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Advanced lecture series ctd. "High Pressure Chemical Crystallography"

On 15 - 17 April 2024 the Institute will be host to a cycle of lectures by Prof. Leonid Dubrovinsky, a world expert on ultra-high pressure physics from the University of Bayreuth, together with short preceeding talks.

Advanced lecture series "Oxide materials for optoelectronics" in the framework of the STER programme

"High Pressure Chemical Crystallography: Methodology and Applications
for Oxides, Nitrides, Halides, Hydrides, and Carbidesby

prof. dr hab. Leonid Dubrovinsky
University of Bayreuth, Bayreuth, Germany

Three lectures on April 15th, 16th and 17th 2024, at the IP PAS Leonard Sosnovski Auditorium, each preceded by short introductory talks.
Duration of each lecture: 45 min
The event will be available on ZOOM also, at this link
All Warsaw-4-Phd students (and others) very welcome!




Abstract of the talks:

High-pressure studies have had an enormous impact on fundamental physics, chemistry, and especially Earth and planetary sciences. Modern science and technology rely on the fundamental knowledge of matter provided by crystallographic studies. Chemical crystallography, a well-established discipline, is based on single-crystal X-ray diffraction (SCXRD) analysis, which enables structure determination and chemical characterization. Until recently, determining structures using SCXRD in a diamond anvil cell (DAC) at high pressures beyond 15 GPa was challenging. SCXRD analysis was considered inapplicable to materials synthesized at high pressures in a laser-heated (LH) DAC, as the products of chemical reactions are typically multiphase mixtures of microcrystalline solids. About a decade ago, our group pioneered an approach to SCXRD data collection and analysis for the products of chemical reactions in LHDACs that led to the discovery of new materialswith unique properties. However, it required certain training, crystal-chemical intuition, and experience. Since then, we have designed and built new instrumentation to enable sophisticated in situ experiments in-house and at synchrotron radiation facilities, and created powerful software (the Domain Auto Finder (DAFi) program) for studies of multiphase polycrystalline and microcrystalline (powder) materials. Our efforts have pushed the range of static pressures achievable in DACs up to 1 TPa and enabled single-crystal X-ray diffraction experiments under such extreme conditions. Structural studies at simultaneous high pressures of over ~200 GPa and temperatures of several thousand degrees have also become possible. This has led to remarkable findings in solid-state physics, mineral physics, and chemistry under extreme conditions, including the discovery of numerous, often unpredictable materials and insight into possible physical phenomena underlying their formation, chemical bonding, and properties.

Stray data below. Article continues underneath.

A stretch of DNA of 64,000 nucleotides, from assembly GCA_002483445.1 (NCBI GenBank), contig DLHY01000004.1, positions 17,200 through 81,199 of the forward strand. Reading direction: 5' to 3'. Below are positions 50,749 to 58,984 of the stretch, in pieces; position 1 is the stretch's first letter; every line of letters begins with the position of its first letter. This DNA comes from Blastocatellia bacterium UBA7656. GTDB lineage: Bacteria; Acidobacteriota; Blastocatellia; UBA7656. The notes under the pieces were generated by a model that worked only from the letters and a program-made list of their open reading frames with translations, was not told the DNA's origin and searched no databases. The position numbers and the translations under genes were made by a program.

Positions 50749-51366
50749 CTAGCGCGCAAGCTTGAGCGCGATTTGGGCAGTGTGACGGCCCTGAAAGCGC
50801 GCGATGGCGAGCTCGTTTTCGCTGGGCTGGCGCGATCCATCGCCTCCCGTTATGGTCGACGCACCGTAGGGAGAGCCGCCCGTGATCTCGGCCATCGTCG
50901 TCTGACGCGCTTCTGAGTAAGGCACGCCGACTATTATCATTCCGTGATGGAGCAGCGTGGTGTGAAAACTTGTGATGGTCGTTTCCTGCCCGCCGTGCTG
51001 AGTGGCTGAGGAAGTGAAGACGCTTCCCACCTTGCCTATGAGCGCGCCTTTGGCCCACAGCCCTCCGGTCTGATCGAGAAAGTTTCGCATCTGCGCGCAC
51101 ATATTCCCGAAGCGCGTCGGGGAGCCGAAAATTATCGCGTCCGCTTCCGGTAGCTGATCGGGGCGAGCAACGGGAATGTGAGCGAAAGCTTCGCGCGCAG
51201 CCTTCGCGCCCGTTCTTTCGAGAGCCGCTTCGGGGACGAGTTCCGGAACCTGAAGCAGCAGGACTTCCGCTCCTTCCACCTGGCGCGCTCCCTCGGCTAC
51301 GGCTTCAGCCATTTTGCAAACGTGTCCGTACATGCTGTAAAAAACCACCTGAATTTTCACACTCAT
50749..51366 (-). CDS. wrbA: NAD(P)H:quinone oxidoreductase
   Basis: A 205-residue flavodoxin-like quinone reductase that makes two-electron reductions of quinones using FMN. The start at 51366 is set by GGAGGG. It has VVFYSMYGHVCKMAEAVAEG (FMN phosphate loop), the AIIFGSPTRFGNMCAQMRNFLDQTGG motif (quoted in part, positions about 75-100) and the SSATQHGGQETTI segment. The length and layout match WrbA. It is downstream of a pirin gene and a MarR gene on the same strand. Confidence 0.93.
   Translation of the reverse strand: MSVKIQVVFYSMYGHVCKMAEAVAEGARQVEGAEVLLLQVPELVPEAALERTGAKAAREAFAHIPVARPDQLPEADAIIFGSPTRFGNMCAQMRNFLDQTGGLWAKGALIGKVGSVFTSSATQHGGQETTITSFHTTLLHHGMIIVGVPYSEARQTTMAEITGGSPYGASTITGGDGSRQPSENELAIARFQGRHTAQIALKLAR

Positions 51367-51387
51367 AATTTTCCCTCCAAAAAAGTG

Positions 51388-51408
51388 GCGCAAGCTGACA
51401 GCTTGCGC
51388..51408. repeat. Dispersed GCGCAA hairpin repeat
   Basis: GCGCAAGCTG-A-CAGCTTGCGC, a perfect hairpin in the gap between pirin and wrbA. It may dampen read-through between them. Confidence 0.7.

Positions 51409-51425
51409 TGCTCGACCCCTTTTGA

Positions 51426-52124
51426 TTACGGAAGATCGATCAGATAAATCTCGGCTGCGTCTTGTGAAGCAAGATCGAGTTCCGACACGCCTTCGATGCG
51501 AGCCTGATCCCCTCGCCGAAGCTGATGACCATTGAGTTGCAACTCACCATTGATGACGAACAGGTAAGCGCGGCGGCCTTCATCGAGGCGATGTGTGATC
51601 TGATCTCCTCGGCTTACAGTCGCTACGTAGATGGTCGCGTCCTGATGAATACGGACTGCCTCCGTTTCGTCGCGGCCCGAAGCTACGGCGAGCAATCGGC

The series of three lectures will cover (1) methodological aspects of the diamond anvil cell technique (diamond anvils; DACs preparation; pressure measurements; laser heating in DACs; SCXRD in DACs; analysis of diffraction data collected in DACs), (2) high-pressure oxides chemistry (effects of pressure on chemical composition and crystal chemistry of oxides; changes in structural types with compression on the example of dioxides; access to metastable states of oxides under pressure on the example of silica; novel high-pressure chemistry of iron oxides; effects of spin state on crystal chemistry of transition metal oxides; structure-properties relations in high-pressure oxide phases; variation of oxygen oxidation state and its significance for past and present of Earth), and (3) synthesis and properties of novel nitrides, halides, and carbides (why and how nitrides, halides, hydrides, and carbides should be synthesized under pressure; enhanced stability of polyanions under high pressures; how accurately theory predicts chemical composition and structures of high-pressure phases; fantastic crystal chemistry as a reason for fantastic properties; extremely incompressible and hard nitrides; unexpected possible origin of organic matter in the Universe; hopes and disappointments in the search for high-temperature superconductivity).

This event is supported by the Polish National Agency for Academic Exchange, grant no. BPI/STE/2021/1/00034/U/00001



Cykl wykładów jest finansowany przez program STER NAWA



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